Tuesday, April 17, 2001

Hilton plans
7th tower on its
Waikiki property

Neighbors are already raising
objections about possible traffic
problems in the area

By Mary Adamski

WITH ITS NEW $95 million Kalia Tower slated to open next month, the Hilton Hawaiian Village has launched plans for a seventh high-rise on its Waikiki acreage.

The planned 350-foot Waikikian Tower will be built on a narrow 1.9-acre strip formerly occupied by the Waikikian Hotel and Tahitian Lanai restaurant, which closed in 1996.

Map Hilton spokeswoman Bernie Caalim-Polanzi said the tower will contain 400 time-share units to be managed by Hilton Grand Vacations. The 264-unit Lagoon Tower was reopened earlier this year as a time-share operation.

Caalim-Polanzi said the proposal also includes a "family fun swimming pool, a wedding chapel and gazebo and a restaurant with a Hawaiian flare." The current Lagoon Tower pool would be removed, providing for a "contiguous shoreline" around the Hilton Lagoon.

The city Department of Planning and Permitting, the state Office of Environmental Quality Control and other agencies have been notified that an environmental impact statement is being prepared.

Residents of surrounding buildings raised objections when the plan was unveiled last week at the Waikiki Neighborhood Board meeting.

"Traffic is already crushing in that area, and the Kalia Tower isn't opened yet," said Liz Hamilton, an Ala Moana resident.

Robert Thomas, a Wailana condominium owner, was outraged that the Hilton plan calls for a new intersection and traffic light on Ala Moana to expedite access to and from the Hilton on Dewey Lane, a 20-foot-wide utility road between the Ilikai Hotel and the Waikikian site.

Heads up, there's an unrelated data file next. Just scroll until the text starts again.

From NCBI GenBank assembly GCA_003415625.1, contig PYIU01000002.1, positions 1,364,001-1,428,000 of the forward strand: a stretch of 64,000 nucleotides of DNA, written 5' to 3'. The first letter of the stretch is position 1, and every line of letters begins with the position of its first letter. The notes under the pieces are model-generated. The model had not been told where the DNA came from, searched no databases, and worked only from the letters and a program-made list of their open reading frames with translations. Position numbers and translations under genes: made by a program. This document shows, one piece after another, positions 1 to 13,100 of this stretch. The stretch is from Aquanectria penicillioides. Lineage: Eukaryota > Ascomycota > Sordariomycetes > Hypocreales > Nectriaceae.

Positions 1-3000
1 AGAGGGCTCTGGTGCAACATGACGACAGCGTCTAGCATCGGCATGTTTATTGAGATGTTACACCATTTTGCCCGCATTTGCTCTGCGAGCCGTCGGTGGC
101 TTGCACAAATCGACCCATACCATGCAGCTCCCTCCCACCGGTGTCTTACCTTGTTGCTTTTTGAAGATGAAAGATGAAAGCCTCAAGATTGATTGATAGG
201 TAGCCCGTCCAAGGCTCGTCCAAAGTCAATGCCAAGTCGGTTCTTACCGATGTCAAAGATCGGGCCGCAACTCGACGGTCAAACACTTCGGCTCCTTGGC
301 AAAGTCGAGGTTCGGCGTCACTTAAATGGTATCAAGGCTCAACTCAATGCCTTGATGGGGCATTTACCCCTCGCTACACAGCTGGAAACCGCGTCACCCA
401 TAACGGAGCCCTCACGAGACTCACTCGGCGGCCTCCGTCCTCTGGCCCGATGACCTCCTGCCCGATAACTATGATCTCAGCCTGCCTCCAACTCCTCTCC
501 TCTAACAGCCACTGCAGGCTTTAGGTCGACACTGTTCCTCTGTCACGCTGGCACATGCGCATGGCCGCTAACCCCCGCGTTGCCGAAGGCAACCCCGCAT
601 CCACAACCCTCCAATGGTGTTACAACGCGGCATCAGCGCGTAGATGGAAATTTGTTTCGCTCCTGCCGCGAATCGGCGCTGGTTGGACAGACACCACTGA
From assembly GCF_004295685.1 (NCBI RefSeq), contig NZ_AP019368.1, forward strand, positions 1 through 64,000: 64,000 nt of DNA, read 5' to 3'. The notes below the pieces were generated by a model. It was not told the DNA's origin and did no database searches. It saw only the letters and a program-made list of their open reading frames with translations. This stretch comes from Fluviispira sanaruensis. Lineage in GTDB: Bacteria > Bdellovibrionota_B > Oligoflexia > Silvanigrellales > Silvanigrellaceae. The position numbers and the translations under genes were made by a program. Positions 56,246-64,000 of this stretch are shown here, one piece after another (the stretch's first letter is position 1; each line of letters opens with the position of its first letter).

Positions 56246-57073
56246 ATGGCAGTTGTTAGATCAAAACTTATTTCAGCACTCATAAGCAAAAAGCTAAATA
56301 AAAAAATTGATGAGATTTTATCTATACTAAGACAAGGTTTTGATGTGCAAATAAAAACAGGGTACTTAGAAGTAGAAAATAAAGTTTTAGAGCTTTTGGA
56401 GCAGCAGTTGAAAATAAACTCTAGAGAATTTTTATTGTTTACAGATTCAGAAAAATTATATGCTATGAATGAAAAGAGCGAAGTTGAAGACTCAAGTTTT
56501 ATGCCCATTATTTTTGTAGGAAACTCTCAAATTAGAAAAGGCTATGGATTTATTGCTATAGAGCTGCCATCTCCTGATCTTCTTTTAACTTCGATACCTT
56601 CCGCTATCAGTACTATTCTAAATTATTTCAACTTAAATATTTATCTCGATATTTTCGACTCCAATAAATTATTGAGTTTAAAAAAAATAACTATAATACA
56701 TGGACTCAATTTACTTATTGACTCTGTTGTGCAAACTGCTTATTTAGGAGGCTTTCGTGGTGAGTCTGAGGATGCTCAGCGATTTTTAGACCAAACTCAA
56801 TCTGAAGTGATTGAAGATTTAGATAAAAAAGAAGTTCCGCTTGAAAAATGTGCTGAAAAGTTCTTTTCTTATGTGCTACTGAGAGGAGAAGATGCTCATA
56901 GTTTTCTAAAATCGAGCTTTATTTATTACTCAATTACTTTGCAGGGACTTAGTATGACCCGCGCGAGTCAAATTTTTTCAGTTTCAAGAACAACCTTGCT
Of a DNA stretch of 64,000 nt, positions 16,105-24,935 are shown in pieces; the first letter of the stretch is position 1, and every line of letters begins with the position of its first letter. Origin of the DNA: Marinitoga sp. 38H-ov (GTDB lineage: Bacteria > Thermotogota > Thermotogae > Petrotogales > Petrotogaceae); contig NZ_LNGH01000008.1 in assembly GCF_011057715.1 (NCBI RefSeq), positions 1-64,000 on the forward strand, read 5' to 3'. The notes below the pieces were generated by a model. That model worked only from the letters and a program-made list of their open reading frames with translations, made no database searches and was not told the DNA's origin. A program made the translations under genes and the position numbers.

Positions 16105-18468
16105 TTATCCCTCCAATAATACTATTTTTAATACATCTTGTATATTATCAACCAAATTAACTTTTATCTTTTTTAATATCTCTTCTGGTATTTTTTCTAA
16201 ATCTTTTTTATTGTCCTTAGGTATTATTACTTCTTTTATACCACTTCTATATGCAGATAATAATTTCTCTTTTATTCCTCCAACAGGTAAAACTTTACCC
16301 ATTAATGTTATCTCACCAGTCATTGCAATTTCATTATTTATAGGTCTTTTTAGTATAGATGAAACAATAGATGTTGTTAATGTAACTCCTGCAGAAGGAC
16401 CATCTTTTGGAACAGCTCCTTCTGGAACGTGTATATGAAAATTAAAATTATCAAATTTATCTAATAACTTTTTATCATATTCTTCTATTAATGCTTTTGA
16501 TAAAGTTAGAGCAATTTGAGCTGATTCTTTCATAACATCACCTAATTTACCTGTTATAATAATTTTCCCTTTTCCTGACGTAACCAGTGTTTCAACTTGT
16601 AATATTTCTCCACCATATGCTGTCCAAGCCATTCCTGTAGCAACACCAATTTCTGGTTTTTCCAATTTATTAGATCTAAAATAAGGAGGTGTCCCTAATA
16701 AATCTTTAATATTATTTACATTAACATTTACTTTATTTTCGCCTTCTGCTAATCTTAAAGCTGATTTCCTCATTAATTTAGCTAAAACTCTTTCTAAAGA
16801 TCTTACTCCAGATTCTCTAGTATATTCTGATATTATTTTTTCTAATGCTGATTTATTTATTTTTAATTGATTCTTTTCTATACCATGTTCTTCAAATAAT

"It will help get their tour buses in and out, but for everybody else it's destructive," said Thomas.

Besides the new tower entry, plans call for the porte-cochere -- covered entry -- of the Lagoon Tower to be relocated to its Ewa side to make use of the roadway.

Thomas envisioned the extended construction, combined with the current six-floor parking garage, as "a massive wall some 600 feet long ... (that) will block out everything between Rainbow Tower and the Ilikai building. It is shocking and nightmarish."

The preparation notice by Belt Collins Hawaii Ltd. acknowledges that "the project will impact mauka and/or makai views from surrounding properties.

Ocean views from some units in Discovery Bay, the Pomaikai, the Hawaii Dynasty and the Waikiki Park Side may be impacted, as well as ocean views from other taller buildings in the Hobron Lane and Kaioo Drive areas mauka of Ala Moana Boulevard."

Baki Thomas, who lives in a Wailana penthouse, said "Waikiki is buzzing about it. People are alarmed, how it can happen. I lived in Hilton Lagoon for 22 years, and when it became a time share, I had to move out."

Waikiki Neighborhood Board Chairman Sam Bren said the board "gave our unanimous approval to go ahead with an EIS (environmental impact statement). We didn't vote on the structure; it isn't a final plan yet. Basically, the board is in favor of the project.

"They want a new stoplight to allow left turns (into Dewey Lane). On the other side of coin, there is a plan to redo Ala Moana. We can see some handwriting on the wall," Bren said.

"I think Hilton has done a fantastic job of developing its property. The plans are an enhancement as far as Waikiki is concerned," Bren said.

May 7 is the deadline for written comments. They can be delivered to Daniel Dinell, vice president for strategic planning and community affairs, Hilton Hawaiian Village, 2005 Kalia Rd., Honolulu 96815; or to Lee Sichter, senior planner and project manager, Belt Collins Hawaii, 680 Ala Moana, Suite 100, Honolulu 96813.

There will be public hearings and opportunities to comment when various permit applications are made, said Patrick Seguirant, city urban design branch chief. Should the Hilton seek greater density than zoning code allows, it would involve a planned resort development process, which requires City Council approval, he said. Written comments may also be sent to Randall Fujiki, director of the Department of Planning and Permitting, 650 S. King St., Honolulu 96813.

E-mail to City Desk

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